noun, plural per·son·al·ties. Law.
Origin of personalty
Examples from the Web for personalty
His mansion, realty and personalty includes what they have jointly earned as well as that of which he was possessed at marriage.
It is interpreted so as to give, in many cases, more to the eldest son than the real estate and his share of the personalty.
No good reason can be shown why the process should not be applied to personalty and to debts as well as to land.Ireland Under Coercion (2nd ed.) (1 of 2) (1888)|William Henry Hurlbert
(b.) if personalty yields the same income, or is of the capital value of four thousand pounds or upwards, free of all charges.England's Case Against Home Rule|Albert Venn Dicey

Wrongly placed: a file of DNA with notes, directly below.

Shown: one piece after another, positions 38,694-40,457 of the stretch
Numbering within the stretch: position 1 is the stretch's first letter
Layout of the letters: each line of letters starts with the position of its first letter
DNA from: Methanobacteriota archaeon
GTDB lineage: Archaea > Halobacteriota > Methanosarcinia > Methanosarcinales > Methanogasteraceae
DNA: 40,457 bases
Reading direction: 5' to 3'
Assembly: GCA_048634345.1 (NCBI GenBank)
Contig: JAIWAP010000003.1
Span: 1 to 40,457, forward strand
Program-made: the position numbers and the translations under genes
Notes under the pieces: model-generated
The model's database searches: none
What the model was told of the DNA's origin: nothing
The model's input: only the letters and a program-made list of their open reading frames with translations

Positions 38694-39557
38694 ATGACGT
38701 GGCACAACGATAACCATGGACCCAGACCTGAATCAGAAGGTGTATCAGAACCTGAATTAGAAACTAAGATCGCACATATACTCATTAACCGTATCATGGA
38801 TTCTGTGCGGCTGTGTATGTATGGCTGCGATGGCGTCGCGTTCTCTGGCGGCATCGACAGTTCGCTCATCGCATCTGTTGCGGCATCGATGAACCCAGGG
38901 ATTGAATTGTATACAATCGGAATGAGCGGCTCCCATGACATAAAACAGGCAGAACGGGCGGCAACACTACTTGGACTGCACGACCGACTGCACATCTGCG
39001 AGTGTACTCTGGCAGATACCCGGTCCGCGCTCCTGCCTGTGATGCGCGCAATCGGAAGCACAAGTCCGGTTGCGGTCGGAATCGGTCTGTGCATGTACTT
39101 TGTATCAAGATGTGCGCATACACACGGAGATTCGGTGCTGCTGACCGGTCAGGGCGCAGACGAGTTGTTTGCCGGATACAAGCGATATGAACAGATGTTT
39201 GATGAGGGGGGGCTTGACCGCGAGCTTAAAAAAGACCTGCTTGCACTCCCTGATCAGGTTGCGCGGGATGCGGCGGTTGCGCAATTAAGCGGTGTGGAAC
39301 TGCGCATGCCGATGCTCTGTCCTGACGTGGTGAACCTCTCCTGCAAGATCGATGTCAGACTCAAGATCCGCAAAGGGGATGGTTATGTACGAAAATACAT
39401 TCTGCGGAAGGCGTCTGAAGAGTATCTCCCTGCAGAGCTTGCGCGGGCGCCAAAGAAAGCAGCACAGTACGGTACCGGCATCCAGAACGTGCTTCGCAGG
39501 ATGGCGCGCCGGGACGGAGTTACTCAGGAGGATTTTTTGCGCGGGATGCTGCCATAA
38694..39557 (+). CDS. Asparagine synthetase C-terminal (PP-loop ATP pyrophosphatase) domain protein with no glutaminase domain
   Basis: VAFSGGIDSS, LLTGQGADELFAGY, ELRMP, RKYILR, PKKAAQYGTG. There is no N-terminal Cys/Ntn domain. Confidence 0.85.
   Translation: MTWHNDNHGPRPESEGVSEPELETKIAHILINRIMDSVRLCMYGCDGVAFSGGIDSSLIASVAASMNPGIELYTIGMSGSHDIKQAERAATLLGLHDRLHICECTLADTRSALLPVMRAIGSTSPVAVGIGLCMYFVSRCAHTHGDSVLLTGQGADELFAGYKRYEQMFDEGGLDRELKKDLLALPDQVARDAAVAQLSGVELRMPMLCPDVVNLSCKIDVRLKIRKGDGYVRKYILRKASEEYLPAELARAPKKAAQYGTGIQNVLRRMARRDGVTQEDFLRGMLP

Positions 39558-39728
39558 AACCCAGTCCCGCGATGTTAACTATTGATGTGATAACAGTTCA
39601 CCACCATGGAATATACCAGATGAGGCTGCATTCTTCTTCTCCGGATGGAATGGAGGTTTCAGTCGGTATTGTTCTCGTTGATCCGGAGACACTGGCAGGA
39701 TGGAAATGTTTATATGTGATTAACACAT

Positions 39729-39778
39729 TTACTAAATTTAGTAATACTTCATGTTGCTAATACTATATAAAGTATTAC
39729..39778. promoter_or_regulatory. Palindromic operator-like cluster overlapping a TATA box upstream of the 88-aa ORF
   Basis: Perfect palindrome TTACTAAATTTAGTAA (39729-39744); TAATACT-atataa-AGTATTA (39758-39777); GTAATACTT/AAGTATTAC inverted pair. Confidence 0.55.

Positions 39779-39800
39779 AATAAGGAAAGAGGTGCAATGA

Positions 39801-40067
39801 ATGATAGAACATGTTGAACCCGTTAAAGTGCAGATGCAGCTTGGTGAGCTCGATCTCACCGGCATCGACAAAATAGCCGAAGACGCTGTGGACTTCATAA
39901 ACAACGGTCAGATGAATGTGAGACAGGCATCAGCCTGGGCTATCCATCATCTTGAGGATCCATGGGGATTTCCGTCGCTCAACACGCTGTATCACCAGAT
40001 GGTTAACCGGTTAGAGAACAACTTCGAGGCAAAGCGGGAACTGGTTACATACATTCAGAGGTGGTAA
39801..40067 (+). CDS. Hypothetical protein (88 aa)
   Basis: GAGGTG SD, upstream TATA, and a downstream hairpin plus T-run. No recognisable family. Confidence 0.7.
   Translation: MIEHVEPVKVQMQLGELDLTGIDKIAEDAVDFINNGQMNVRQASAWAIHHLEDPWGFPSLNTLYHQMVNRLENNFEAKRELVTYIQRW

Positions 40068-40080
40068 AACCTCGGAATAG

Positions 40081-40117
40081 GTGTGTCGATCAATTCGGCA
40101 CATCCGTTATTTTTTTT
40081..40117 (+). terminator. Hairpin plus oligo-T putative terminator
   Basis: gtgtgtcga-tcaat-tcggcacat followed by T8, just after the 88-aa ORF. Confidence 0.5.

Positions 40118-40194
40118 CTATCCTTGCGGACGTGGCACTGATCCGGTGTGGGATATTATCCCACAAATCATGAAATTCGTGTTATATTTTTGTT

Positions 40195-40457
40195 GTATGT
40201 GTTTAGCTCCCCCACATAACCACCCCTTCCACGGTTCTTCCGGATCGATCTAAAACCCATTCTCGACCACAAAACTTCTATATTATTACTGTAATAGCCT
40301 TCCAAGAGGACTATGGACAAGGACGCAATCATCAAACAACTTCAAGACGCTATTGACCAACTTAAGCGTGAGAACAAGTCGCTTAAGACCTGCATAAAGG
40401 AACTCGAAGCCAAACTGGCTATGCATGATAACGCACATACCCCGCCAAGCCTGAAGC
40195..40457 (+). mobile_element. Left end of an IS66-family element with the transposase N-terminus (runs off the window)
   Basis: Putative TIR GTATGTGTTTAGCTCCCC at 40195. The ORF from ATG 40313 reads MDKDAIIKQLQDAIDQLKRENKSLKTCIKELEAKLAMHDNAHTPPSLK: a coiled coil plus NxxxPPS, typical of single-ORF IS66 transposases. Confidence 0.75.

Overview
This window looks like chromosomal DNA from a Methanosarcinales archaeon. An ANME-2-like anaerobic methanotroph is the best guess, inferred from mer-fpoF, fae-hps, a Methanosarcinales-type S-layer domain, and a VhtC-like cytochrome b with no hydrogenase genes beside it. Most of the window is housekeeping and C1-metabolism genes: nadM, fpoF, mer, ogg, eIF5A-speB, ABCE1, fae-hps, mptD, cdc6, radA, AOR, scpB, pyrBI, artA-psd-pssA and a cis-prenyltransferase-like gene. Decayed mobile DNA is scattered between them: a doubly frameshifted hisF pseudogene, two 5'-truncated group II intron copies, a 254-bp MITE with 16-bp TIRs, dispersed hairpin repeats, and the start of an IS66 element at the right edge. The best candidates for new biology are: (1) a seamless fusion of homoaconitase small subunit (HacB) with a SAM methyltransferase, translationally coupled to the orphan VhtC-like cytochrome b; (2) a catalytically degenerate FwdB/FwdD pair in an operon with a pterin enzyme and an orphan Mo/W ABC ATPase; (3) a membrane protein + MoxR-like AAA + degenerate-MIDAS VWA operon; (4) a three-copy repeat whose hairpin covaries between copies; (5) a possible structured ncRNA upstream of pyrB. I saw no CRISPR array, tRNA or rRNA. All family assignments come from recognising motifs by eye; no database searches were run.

To the best of my recollections, the personalty was about six hundred thousand francs.Colonel Chabert|Honore de Balzac
British Dictionary definitions for personalty
noun plural -ties
Word Origin for personalty
Word Origin and History for personalty
legal term, late 15c., from Anglo-French personaltie, corresponding to Middle French personalite, from Medieval Latin personalitas (see personality).